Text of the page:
Like other professions, the legal profession continues to evolve. Changes in the practice of law come not only from the substantive law but from revisions in procedural rules, technological advances and the changing nature of societal demands on the legal profession.
Changes in the substantive law, society and technology continue to raise new issues for the modern legal practitioner. Veteran attorneys can no longer remain focused on the practices of the past, but must keep abreast of the many changes occurring, evolving themselves. The importance of continuing professional development is imperative for both young attorneys and veterans to keep pace with changing trends.
Technology Issues in Practice
The last decade created a plethora of technological advances, both in the legal profession and society at large. Increased use of smart phones, text messaging, email and portable data transfer devices have transformed the acquisition and transmission of data. This technological revolution has changed the way practitioners operate on a day to day basis, just as the way the general public operates.
For instance, the discovery process in modern litigation must not only include requests for written records in a case, but must also include requests for electronic records. Electronic communications must also be requested, including cell phone records, text messaging records and even online social networking records. The attorney practicing in the 21st century must have a working knowledge of these communication methods to thoroughly prepare for litigation.
Likewise, changes in data storage and security have created new issues for protection of privacy, especially for the legal practitioner. Storage of files in a secure file room provided adequate protection for the attorney in the past, but electronic storage, online storage or portage storage through USB drives optical disks and portable hard drives have created new issues for security of confidential information.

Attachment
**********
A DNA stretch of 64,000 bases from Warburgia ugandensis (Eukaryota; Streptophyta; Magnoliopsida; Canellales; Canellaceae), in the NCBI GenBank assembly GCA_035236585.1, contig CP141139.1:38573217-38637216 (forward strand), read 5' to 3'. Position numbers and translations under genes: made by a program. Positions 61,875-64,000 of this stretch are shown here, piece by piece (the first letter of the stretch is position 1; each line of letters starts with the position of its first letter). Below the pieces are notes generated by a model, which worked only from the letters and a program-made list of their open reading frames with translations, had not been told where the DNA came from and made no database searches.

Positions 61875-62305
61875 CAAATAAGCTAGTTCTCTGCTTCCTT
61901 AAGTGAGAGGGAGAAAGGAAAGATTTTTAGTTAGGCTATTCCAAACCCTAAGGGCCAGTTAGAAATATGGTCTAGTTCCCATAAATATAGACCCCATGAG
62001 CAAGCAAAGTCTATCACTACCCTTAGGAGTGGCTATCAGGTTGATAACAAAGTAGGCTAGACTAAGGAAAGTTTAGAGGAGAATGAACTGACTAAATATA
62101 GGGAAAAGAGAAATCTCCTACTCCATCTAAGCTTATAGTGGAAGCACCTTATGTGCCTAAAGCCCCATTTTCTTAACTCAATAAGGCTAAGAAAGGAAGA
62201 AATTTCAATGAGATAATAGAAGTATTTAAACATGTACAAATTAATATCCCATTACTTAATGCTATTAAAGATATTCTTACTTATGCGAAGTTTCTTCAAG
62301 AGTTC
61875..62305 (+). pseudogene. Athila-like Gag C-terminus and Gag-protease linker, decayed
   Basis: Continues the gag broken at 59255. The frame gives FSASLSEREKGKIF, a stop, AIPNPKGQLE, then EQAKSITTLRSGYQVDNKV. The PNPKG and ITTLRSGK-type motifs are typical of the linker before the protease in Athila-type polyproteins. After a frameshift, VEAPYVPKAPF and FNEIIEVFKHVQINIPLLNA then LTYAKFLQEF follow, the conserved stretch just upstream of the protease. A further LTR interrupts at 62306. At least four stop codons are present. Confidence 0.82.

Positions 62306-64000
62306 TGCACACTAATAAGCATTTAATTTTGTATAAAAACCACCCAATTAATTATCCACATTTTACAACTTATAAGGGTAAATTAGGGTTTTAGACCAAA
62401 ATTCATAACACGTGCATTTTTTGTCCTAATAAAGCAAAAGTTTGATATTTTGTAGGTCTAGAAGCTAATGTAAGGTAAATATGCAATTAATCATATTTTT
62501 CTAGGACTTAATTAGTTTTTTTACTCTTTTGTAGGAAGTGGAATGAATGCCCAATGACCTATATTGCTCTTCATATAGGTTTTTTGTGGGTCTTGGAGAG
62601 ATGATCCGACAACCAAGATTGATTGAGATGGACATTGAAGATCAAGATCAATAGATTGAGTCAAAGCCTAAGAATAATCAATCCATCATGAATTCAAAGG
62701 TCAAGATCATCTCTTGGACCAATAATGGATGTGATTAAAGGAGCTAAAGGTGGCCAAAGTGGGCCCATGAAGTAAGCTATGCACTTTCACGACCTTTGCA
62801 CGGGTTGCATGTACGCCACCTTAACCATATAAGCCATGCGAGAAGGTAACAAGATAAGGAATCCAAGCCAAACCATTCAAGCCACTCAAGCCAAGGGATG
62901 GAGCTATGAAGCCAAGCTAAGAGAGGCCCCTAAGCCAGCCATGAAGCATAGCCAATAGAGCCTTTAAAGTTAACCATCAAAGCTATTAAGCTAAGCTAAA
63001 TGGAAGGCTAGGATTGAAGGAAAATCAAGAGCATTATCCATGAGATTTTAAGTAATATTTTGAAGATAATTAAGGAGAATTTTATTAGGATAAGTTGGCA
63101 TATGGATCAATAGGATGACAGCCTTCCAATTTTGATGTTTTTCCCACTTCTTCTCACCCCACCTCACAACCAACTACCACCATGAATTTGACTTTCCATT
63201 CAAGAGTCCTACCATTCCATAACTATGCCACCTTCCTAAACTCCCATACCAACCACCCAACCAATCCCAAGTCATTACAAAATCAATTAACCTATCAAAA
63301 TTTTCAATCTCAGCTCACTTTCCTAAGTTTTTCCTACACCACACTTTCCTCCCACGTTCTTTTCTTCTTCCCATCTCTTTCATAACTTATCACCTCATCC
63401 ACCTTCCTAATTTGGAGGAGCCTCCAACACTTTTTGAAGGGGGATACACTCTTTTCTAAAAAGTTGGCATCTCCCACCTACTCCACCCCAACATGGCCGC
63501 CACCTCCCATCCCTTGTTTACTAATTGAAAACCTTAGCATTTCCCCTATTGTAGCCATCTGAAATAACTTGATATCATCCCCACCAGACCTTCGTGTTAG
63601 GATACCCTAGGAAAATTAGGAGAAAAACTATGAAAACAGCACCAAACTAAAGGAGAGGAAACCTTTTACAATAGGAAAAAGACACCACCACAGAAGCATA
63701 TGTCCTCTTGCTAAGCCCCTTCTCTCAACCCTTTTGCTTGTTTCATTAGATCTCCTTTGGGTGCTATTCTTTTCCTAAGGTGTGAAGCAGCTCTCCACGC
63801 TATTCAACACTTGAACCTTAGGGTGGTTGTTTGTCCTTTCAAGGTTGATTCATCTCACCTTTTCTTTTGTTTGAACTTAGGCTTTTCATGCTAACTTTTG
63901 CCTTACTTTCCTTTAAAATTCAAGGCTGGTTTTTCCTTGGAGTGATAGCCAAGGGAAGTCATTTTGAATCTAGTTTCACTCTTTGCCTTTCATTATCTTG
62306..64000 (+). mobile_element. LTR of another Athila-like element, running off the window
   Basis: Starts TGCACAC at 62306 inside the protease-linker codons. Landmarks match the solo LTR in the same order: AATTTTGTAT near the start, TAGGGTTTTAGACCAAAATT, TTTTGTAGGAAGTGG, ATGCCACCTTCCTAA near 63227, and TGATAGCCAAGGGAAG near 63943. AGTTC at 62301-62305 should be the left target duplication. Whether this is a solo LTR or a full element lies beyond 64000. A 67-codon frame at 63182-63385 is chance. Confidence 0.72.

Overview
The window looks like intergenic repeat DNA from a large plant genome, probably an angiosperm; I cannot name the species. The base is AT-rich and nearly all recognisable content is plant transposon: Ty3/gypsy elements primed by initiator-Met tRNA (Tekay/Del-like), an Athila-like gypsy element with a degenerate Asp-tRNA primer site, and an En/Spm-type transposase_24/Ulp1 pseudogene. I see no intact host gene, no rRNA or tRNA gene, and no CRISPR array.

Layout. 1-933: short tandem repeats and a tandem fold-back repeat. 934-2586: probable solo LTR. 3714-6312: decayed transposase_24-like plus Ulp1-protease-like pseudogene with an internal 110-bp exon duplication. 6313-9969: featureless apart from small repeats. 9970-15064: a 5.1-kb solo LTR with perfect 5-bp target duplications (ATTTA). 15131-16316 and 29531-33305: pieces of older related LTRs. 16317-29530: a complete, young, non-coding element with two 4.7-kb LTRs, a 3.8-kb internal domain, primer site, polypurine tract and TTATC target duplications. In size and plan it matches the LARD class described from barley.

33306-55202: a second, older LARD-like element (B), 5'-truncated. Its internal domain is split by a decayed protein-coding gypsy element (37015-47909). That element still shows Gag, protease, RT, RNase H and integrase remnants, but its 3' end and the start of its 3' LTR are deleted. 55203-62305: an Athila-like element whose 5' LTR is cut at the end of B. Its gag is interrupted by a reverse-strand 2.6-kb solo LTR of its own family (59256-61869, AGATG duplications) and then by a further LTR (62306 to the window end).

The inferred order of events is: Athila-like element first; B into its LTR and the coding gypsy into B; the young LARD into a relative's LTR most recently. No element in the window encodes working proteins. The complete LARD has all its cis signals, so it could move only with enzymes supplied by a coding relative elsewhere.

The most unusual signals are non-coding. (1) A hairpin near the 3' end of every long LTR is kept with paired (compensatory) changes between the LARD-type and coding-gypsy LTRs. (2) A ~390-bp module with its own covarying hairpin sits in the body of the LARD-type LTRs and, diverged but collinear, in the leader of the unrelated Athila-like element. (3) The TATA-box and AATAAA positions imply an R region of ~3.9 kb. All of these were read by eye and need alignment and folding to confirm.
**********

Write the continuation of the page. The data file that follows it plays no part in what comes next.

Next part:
In one sense, the computer hacker may present more of a security threat than an intruder who physically invades the office. Computers may be hacked from any location worldwide, and up to date firewalls, as well as encryption processes are a must. It is vital for the modern attorney to obtain a practical knowledge of the data storage systems available and the manner in which they must be protected.
In terms of practice, more and more court systems are moving to electronic filing of pleadings and other court filings. Though much more convenient than the typical trip to the courthouse or the mailing of paper documents, it creates an entire new set of procedures for the attorney to follow. Fortunately, most court systems implementing electronic filing will provide manuals and seminars to make the transition as smooth as possible.
Continuing Legal Education
Continuing Legal Education requirements are set by the state in which the attorney is licensed. Most federal districts require the attorney to provide evidence of state law CLE requirements. Nearly all states now have a mandatory CLE requirement.
Continuing Legal Education offices in most states are becoming more in tune with changing technology. Besides offering seminars on changing areas of law, the form in which this education is obtained is also changing. Teleconferences, webinars and online study are offered in every state along with live seminars.
Though the practice of law is changing, and the veteran attorney must change along with it, there is assistance available. Modern technology allows the modern attorney to stay abreast more easily than ever, often without leaving the office.
Ryan Devereux wrote this article on behalf of German Lawyer, where you can get American legal advice in Germany.